Home PodcastJulie Alli Load shedding is preventing a nationwide blackout

Load shedding is preventing a nationwide blackout

by Luqmaan Rawat

Johannesburg – Eskom is currently struggling to keep the lights on in South Africa. The country reached stage 6 in load shedding recently. There are now concerns  the country could face a catastrophic blackout in the near future.

Although there are fears of a blackout, David Nicholls, Former Chief Nuclear Officer at Eskom, is confident that a blackout won’t occur. The system that Eskom works with gives him the confidence to say that.

 “The backbone of the system is a 400 000-volt transmission system which links the power stations together. Customers take power from that. A blackout is when that backbone collapses. The stations are mutually supported. If that backbone collapses, then there’s no power in the country. The power stations in the country themselves cannot start up. They need power to start up.”

Load shedding is effectively preventing this from happening, explained Nicholls. The reason for load shedding is so the transmission system does not fail.

“Load shedding is the national controller taking load away to keep that backbone secure. Yes we are seeing more and more load shedding because there is less capacity. The demand is not being met. That shouldn’t threaten the grid itself.”

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The economy being impacted by load shedding

Without a functioning power supply an economy suffers. Industrial work comes to a halt, businesses stop running and essentially everything needed to keep an economy going stops.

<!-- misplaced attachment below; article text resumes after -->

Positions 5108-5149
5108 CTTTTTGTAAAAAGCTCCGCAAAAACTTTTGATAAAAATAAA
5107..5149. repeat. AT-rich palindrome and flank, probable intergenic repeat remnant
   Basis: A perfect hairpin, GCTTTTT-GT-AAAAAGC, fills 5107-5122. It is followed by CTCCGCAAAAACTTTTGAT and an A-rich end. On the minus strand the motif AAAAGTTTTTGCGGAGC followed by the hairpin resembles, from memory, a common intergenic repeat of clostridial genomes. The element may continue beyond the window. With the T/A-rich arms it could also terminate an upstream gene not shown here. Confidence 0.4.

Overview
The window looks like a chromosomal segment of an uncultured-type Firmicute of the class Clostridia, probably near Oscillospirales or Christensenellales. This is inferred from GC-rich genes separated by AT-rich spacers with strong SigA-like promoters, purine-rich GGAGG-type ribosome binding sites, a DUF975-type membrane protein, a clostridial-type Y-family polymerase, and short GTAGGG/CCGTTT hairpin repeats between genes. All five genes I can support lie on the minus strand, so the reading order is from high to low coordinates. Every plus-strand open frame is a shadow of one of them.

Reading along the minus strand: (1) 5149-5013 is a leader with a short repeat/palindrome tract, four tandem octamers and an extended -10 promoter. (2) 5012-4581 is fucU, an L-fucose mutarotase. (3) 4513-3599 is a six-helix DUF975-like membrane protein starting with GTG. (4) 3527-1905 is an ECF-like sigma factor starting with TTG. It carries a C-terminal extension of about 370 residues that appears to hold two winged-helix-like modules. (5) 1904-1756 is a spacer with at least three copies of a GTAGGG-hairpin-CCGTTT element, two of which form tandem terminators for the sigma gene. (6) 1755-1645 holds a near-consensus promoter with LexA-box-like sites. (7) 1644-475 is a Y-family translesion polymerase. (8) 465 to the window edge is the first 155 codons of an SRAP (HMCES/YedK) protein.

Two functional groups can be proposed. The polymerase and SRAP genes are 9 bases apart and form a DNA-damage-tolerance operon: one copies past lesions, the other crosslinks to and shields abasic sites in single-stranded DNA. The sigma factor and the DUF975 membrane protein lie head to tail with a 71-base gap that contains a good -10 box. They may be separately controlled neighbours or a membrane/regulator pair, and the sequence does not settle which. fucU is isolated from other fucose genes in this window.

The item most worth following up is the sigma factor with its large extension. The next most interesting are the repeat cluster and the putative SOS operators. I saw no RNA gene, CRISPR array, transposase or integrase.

“The economic issue is quite simple. Because of decisions made in the 1990’s about how they were going to run the system and Eskom was not going to be the supplier of last resort. That the free market would supply the power. We’ve not had spare power in the country since 2006/07. What that means is every large industrialist that has asked to build a plant has been told ‘I’m sorry. You can’t have any electrical power supply’.”

 The economy is a quarter to a third less than it should be because of the lack of stable electricity. There are talks of building renewable electricity but putting in more renewable energy won’t help the countries. The bulk of load shedding takes place at night and solar energy is no help at night, said Nicholls.

 The new power stations Eskom was supposed to have built.

To increase the capacity of electricity generated Eskom decided to build two new power stations. However, so far these two power stations have not been operational. Nicholls explained that building a power station is not as simple as it looks. Eskom worsened their problem when they decided to demobilise their projects and engineering departments.

“Building power stations is a complex activity and you learn by doing it. You can read all the books in the world but until you do it, you won’t learn. Essentially Eskom went from 2003/04 where they were told they would never build another power station. Eskom went from that situation to within twenty four months being on site at two of the largest energy projects. We basically made all the classical mistakes. We should have been building years earlier.”

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Following the Western world

Whenever improvements are going to be made, people always point to Europe and the West. In most cases they would be right, but Nicholls says they too have had their own troubles. Texas had a complete black out last year and Europe is also struggling.

“In my opinion we followed the fashionable new wave of how you do power rather than the old one that worked. It must be borne in mind that in the mid 1990’s Eskom was told they kept the lights on with the lowest cost in the world for the last seventy years, but we think in the future the model we are applying won’t work. So, we are going to change the model.”

For now, Nicholls doesn’t believe there is any light at the end of the tunnel. Although there are claims that Eskom is suffering from people sabotaging equipment, this is just a small part of the problem. Eskom has always been reactive and now the country is suffering because of it.

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